Ghostface Killah of the Wu-Tang Clan and Sheek Louch of D-Block have joined forces to form Wu-Block. Wu-Block is also the title of the full-length album that features guest verses from members of Ghost and Sheek’s respective crews.
Wu-Block opens with ‘Crack Spot Stories’, a laid back ‘70’s-sounding song that features Raekwon the Chef and the MVP of D-Block, Jadakiss. Each emcee shares a story from their crack selling days on the album intro and Ghostface Killah steals the show. “Crumbs hitting the floor, fiends clicking their Bic lighters/With Garfield eyeballs, pulling them all-nighters,” Ghost raps.
The crime rhymes continue on a song called ‘Cocaine Central’. Sheek Louch warns of crimes vicious cycle and its effects on the next generation, “Shooters indeed, jail system taught him to read/Streets taught him how to kill, wolves taught him to feed/Just like everything you learn you’re gon teach to your seed,” Louch raps.
‘Take Notice’ is easily the albums worst song. Produced by Jon Woo, the beat is a bad mix of 1980’s video game music and early 90’s West Coast Gangsta rap. The rhymes aren’t much better as Sheek spits lines like, “Nancy Reagan making shots for us/TMZ said they saw us.”
Thankfully ‘Drivin’ ‘Round’ is up next. The mellow track features Wu-Tang Clan members GZA and Masta Killa along with songstress Erykah Badu. Oddly Ghostface is not on the song. The beat is right up his alley, but Sheek, GZA, and Masta Killa hold it down properly. “These street corners just overcrowded saunas/Biggest losers drop weight, sweating from the trauma,” GZA rapped.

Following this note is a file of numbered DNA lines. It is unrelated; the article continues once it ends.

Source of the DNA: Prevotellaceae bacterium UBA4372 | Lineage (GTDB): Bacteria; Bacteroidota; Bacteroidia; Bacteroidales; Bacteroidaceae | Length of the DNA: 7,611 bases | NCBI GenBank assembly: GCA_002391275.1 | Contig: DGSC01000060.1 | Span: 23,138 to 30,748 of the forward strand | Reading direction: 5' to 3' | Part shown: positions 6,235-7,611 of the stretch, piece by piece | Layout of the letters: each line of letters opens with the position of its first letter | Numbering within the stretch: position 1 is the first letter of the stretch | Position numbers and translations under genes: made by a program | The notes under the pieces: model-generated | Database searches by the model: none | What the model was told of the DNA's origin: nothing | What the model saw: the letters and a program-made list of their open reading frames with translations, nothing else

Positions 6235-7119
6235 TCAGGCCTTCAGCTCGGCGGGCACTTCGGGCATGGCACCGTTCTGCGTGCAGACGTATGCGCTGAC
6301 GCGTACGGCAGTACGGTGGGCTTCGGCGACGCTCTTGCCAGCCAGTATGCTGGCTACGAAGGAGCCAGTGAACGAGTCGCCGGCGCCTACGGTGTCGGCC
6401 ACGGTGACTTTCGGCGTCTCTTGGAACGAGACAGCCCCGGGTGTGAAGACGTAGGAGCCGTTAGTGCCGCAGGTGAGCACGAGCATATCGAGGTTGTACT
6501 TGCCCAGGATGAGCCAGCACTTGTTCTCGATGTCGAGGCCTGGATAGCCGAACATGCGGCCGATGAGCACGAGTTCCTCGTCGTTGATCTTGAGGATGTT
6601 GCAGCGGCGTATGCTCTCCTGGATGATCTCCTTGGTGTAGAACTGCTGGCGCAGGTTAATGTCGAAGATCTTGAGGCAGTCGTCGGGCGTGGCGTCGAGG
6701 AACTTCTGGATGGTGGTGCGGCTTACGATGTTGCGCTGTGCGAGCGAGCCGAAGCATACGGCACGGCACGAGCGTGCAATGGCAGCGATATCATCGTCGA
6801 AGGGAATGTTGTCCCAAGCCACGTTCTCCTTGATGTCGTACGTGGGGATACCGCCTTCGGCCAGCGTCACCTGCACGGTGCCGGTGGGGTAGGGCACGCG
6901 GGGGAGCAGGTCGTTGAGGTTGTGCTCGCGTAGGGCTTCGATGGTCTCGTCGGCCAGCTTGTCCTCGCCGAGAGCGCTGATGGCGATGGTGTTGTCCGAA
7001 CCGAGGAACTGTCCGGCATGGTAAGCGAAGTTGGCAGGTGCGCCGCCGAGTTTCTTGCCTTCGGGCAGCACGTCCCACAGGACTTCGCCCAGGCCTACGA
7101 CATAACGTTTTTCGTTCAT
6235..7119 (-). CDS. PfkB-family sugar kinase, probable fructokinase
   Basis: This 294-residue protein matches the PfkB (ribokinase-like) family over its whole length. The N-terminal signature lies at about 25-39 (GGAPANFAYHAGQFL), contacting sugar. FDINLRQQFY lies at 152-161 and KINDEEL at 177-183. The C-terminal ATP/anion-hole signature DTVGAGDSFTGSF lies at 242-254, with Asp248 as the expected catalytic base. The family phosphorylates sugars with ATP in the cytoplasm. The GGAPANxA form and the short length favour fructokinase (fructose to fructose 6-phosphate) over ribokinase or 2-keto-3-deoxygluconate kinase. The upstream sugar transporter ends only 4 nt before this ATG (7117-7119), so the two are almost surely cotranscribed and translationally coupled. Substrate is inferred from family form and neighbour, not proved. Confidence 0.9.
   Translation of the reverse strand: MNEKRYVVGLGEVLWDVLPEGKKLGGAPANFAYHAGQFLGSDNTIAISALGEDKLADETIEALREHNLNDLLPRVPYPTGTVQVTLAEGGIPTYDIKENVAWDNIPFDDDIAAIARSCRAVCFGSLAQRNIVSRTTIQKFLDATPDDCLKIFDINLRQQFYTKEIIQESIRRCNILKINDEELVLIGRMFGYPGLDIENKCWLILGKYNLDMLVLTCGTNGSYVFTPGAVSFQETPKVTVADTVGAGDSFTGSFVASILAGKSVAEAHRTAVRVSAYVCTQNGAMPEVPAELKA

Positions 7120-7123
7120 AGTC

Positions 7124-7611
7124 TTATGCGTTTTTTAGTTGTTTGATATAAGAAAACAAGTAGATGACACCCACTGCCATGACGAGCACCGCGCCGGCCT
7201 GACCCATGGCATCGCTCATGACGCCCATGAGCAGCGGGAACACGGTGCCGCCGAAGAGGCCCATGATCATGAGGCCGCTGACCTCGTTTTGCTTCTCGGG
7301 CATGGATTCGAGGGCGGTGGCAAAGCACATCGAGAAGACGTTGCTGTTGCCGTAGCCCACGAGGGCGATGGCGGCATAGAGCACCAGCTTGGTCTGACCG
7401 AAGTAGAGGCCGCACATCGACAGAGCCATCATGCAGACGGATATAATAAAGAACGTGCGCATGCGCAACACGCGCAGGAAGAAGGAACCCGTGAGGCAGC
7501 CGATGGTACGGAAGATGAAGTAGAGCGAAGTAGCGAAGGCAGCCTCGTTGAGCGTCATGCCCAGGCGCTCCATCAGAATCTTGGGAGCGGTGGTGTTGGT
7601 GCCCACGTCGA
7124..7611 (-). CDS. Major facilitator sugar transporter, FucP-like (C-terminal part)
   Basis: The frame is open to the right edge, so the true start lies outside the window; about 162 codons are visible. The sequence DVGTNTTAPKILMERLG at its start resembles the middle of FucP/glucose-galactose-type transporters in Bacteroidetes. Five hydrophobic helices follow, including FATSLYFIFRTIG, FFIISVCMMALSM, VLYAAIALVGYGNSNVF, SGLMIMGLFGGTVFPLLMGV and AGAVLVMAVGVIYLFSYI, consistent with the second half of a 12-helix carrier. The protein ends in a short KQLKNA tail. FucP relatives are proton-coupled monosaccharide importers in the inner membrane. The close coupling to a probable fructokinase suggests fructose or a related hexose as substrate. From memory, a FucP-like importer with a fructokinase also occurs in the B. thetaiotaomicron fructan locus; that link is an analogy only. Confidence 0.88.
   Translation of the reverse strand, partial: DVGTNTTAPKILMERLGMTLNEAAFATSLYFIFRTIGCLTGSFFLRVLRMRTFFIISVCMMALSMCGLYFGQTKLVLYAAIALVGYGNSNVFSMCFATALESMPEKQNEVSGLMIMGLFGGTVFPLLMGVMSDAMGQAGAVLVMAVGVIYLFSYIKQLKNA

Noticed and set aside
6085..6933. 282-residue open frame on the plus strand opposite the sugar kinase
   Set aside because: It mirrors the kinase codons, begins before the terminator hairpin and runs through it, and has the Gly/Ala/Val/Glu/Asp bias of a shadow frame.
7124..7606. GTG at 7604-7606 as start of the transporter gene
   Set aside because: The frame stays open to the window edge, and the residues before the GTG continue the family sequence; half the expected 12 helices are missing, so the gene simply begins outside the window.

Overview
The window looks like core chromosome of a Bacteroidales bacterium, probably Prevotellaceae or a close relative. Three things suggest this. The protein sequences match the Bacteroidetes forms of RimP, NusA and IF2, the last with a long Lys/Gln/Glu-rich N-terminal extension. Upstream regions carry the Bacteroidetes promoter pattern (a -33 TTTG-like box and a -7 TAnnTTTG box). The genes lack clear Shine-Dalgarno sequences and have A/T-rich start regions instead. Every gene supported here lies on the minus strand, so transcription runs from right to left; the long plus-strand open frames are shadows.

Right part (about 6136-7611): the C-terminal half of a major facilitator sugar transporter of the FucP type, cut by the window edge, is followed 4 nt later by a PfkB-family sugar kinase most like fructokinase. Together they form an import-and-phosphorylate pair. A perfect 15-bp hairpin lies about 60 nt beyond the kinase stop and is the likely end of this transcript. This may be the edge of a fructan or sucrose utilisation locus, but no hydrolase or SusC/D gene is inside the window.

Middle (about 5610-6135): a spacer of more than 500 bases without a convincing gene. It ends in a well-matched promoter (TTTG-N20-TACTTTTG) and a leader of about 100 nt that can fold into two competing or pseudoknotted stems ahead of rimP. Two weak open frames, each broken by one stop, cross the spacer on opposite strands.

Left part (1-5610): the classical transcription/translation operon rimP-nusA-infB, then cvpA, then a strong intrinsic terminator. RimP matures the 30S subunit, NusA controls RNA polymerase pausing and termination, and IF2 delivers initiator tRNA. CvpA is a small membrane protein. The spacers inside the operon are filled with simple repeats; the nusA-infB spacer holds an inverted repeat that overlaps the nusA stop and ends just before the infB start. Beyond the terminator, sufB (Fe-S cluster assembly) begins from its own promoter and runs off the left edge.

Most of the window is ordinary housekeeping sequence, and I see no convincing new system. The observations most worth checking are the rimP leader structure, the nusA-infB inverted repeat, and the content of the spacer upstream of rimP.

‘Different Time Zones’ is the albums best song. The Frank Dukes produced track finds Ghost, Sheek, and Inspectah Deck rhyming over thumping drums and angelic singing. Inspectah Deck, typically bats lead off but on ‘Different Time Zones’ he’s batting clean-up and knocks it out the park. “I’m doing my thing, how I’m repping, they salute king/And they don’t even know I’m Wu-Tang,” Deck raps.
Wu-Block suffers from a fistful of yawn inducing tracks. The subject matter doesn’t change much and a couple of the beats are forgettable. Lyrically, Ghostface delivers as always and Sheek holds his own alongside lyrical giants. The album isn’t bogged down with random wack guest appearances; in fact they’re all dope. When your crew consists of Method Man, Raekwon, Styles P, and Jadakiss you’re at risk of sounding wack on your own track—that’s a good thing. The beats are what hurts Wu-Block in some segments. Mostly unknown producers contributed to the album and for the most part they did a great job, but a little involvement from RZA and Swizz Beatz would have been nice.
Wu-Block is Watch the Throne for the streets. Ghostface and Sheek Louch feed fans exactly what they want on this joint album. If you like hardcore rhymes sprinkled with street parables then Wu-Block is for you.
Purchase – Wu-Block